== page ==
In fact it is a four-day trip from the sea. Its fortress is of square shape built on flat ground, it has no ditches. Its periphery is 470 steps long, it has four gates. These are: painters gate in North, saddle-makers gate in the East, new Mosque gate in the South, vineyard gate in the West. There are some fifty armed watchmen in the fortress, they attend the shop; the main city is outside the fortress with 3600 houses. There are 57 small and large mosques and district masjids, 7 madrasahs, 7 children's schools, 6 baths and 17 dervish lodges; as everybody lives in vineyards the upper classes and ordinary people do not flee from each other."The city lived in peace for centuries without being involved in wars in a direct manner. Following World War I during the Independence War, the Greek forces managed to come as close as Sarayköy, a small town 20 km northwest of Denizli, but did not venture into Denizli; the most widespread symbols of Denizli province are of textile industry. List of districts and 2016 census.
Denizli is located in Aegean region of Turkey. The inland areas, like Çardak, Bozkurt, Çivril, Çal districts/counties of the province are cooler and have a higher elevation than the seaside, western part of the Province. Therefore, there are climatic differences within the province and in the Denizli urbanized area; the land is open to winds coming from the Aegean Sea because the mountains are perpendicular to the sea. Winters are rainy or sometimes snowy, but mild. Aside from its visitor's attractions, the city of Denizli is known for its textile industry, outlet shopping for clothing, for connected fields of activity such as the dye industry. During World War I, Denizli mined chromium; the textile industry in Denizli grew in the 1980s and 1990s, both as a domestic market and for exports. Towels and other home textiles are products associated with Denizli; the biggest firms in the city include Funika. Denizli is a town with tree-lined main avenues and views of the surrounding mountains from many locations.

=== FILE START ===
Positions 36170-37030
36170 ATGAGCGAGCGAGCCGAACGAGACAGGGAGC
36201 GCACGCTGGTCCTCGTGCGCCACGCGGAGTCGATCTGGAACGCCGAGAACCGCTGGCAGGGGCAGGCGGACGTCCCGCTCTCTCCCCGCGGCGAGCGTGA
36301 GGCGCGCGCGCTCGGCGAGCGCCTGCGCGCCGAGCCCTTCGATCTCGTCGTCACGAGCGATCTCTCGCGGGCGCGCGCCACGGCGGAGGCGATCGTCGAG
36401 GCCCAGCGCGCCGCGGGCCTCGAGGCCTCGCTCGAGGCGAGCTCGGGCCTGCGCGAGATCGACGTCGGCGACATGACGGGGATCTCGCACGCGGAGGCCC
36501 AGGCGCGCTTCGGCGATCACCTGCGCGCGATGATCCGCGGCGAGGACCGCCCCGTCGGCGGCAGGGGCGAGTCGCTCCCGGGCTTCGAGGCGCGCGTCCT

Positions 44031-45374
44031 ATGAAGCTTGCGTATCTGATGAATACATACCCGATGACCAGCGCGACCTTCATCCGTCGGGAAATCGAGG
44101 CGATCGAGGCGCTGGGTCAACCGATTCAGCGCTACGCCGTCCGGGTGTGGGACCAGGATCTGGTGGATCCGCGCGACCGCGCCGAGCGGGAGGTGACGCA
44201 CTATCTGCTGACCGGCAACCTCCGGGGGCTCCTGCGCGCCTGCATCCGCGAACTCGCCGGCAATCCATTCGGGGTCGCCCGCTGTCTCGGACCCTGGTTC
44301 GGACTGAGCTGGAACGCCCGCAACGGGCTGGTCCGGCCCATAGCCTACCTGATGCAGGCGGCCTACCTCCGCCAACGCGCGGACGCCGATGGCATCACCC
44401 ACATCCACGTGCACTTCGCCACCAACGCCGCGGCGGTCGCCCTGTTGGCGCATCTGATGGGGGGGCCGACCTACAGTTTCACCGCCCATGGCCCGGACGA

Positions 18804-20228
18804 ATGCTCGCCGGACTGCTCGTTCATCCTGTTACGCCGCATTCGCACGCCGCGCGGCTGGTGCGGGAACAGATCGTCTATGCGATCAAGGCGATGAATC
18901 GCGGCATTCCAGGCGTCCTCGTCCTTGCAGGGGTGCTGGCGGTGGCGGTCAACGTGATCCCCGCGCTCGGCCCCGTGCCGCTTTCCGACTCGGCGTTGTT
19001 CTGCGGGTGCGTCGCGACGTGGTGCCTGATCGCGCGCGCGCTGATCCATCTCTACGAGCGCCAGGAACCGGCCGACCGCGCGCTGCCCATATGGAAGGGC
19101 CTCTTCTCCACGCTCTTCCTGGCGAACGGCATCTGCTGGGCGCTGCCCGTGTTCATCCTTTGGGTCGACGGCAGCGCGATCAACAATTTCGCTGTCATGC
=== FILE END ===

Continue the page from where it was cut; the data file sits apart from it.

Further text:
As the city grew in the 1990s, new compounds of villas have sprung up on the city's outskirts in areas like Çamlık. In the city itself, air pollution from coal-fired central-heating become a problem in winter. However, with the expanding usage of natural gas, air pollution problem has declined in the elevated parts of the city. Pamukkale University opened in the 1990s, now has more than 28,000 students. Many young people still leave to go to university in Ankara, or Istanbul. There are large shops and cafes, live music, although this is a city that grew and is located deep in the countryside; the presence of Pamukkale University improves the cultural amenities of the city. The region's inhabitants have been influenced by the production of grapes and the wine throughout history; the new wealth in Denizli has been much more rapid than many other places in Turkey in investing in developing an urban culture. Many private clubs and associations are opening up including: The Society for the Protection of the Environment and History of Denizli.
Italy the Italian Republic, is a country in Southern Europe. Located in the middle of the Mediterranean Sea, Italy shares open land borders with France, Austria and the enclaved microstates San Marino and Vatican City. Italy covers an area of 301,340 km2 and has a temperate seasonal and Mediterranean climate. With around 61 million inhabitants, it is the fourth-most populous EU member state and the most populous country in Southern Europe. Due to its central geographic location in Southern Europe and the Mediterranean, Italy has been home to a myriad of peoples and cultures. In addition to the various ancient peoples dispersed throughout modern-day Italy, the most famous of which being the Indo-European Italics who gave the peninsula its name, beginning from the classical era and Carthaginians founded colonies in insular Italy and Genoa, Greeks established settlements in the so-called Magna Graecia, while Etruscans and Celts inhabited central and northern Italy respectively; the Italic tribe known as the Latins formed the Roman Kingdom in the 8th century BC, which became a republic with a government of the Senate and the People.